Monitoring the Numbers for Fraud: Do You Know Where Your Money Is?

Oct 1, 2019 | Bookkeeping

Stop thinking and start acting

You spend your days thinking about the best ways for your business to earn money. Monitoring fraud is the last thing you want to think about but it’s important to know where your money is going if you want your business to grow.

If you operate a brick and mortar retail location, you probably installed security alarms, cameras, and other gadgets to safeguard against external perpetrators. You don’t feel right about mistrusting your employees when you don’t have monitoring fraud. Unfortunately, if they control the money that goes in and out of your business, your employees might be your biggest financial threat.

Opportunity, Financial Need, and Justification

If you have bond coverage to cover embezzlement and other theft crimes, your insurance company can explain some of the real risks you must consider.

When business funds disappear, it’s often an employee committing the crime. Men commit fraud crimes more often than women. An employee’s drive to help himself to your cash often starts with a strong financial need, easy access to your business accounts, and a mindset that makes fraud seem like a rational choice.

Common Fraud Tactics

Members of the Association of Certified Fraud Examiners handle fraud cases across the globe. That gives them access to data on the most common ways employees commit fraud. Their annual Global Study on Occupational Fraud and Abuse documents fraud trends. It shows that, internationally, employees accomplish fraud using the same tactics.

  • Corruption: Inappropriate payments, tips, kickbacks, and other schemes involving outside parties
  • Asset Theft: Cash skimming from receivables, refunds, voided receipts, inflated expense, payroll falsifications, and other techniques
  • False Financial Statements: Misrepresenting a company’s assets, liabilities, and financial worth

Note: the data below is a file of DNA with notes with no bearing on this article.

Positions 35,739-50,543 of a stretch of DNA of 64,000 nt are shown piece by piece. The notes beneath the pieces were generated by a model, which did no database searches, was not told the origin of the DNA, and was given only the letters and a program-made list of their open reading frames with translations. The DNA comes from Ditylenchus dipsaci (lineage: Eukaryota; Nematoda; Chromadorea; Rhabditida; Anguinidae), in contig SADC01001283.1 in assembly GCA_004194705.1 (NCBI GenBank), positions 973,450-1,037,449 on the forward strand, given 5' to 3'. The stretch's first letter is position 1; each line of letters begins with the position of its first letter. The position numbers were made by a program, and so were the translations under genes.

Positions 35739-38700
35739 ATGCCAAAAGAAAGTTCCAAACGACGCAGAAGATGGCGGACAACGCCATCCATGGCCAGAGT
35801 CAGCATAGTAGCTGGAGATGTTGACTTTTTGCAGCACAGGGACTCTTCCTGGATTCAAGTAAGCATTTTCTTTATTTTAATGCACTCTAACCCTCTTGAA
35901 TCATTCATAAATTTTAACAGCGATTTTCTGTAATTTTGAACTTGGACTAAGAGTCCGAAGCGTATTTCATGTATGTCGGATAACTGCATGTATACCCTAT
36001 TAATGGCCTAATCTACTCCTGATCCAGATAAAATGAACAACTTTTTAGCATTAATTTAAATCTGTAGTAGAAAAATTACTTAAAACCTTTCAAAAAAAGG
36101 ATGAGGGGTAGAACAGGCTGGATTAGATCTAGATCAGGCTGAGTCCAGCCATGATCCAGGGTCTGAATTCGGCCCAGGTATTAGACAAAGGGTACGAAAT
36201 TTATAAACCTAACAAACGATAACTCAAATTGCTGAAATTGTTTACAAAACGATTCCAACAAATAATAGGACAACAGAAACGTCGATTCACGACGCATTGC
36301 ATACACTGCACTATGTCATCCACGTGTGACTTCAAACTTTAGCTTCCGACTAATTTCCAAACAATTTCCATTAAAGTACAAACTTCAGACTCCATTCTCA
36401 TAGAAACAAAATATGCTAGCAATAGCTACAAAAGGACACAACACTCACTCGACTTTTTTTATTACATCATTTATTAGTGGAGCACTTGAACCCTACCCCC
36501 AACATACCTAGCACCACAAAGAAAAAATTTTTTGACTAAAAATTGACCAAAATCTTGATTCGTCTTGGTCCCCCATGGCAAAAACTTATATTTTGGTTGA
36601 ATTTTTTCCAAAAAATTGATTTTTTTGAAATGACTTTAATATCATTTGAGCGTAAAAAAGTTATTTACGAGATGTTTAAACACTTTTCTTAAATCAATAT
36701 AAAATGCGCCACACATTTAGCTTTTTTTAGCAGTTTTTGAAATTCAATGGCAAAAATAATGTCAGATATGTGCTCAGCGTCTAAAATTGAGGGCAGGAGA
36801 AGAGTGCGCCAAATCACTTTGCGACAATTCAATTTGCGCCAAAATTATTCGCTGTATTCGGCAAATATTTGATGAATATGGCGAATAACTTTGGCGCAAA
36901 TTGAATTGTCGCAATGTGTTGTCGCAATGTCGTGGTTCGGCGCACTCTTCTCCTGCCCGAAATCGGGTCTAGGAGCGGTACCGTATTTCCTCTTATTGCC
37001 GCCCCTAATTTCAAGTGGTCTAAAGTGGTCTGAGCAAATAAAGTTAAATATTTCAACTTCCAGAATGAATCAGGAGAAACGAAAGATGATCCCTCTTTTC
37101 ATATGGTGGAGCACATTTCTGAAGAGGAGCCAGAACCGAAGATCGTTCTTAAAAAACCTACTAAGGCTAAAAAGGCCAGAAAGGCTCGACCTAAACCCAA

How They Do It

It’s easy for an employee to commit fraud when they know your business and control the incoming and outgoing cash. Trusted employees often have access to multiple methods and opportunities to remove cash from the flow. Here are just a few.

  • Fake checks and payments
  • Altered records
  • Fake vendor bills
  • Cash register pilferage and fake voided receipts
  • Payroll falsifications

Tracking your money

Employees get away with theft when companies have no system in place for monitoring fraud. The best way to avoid being a target is to set up security safeguards ahead of time.

You don’t have to perform all of your company’s financial tasks by yourself. That would mean some very long nights at the office. But you should be selective about who handles your money.

You must also review important financial documents, search your accounts for recurrent payments, high payments, and other unusual and unexpected trends.

Here are a few additional strategies that will help you feel confident about where your business cash is going.

  • Set a regular schedule for reviewing the reports that explain your company’s finances.
  • Never let one employee control all of your incoming and outgoing cash.
  • To prevent manual or digital document alterations, implement an automatic cloud backup system.
  • Consider online billing, payments, and bank record syncing to create a financial track record that’s difficult to corrupt.
  • Maintain owner-only check authority and limit company credit card use.
  • Make sure employee expenses are legitimate.
  • If you have a fulltime bookkeeper, consider regular audits.
  • Consider hiring an outside firm to track your numbers and provide regular updates and reports.

Goode Bookkeeping and Consulting

Contact us for more ideas about monitoring fraud and keeping track of your money. Give us a call at (860) 968-2345 to schedule a consultation.

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